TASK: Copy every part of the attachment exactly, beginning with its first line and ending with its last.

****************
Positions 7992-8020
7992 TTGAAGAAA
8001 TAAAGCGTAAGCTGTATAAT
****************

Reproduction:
Positions 7992-8020
7992 TTGAAGAAA
8001 TAAAGCGTAAGCTGTATAAT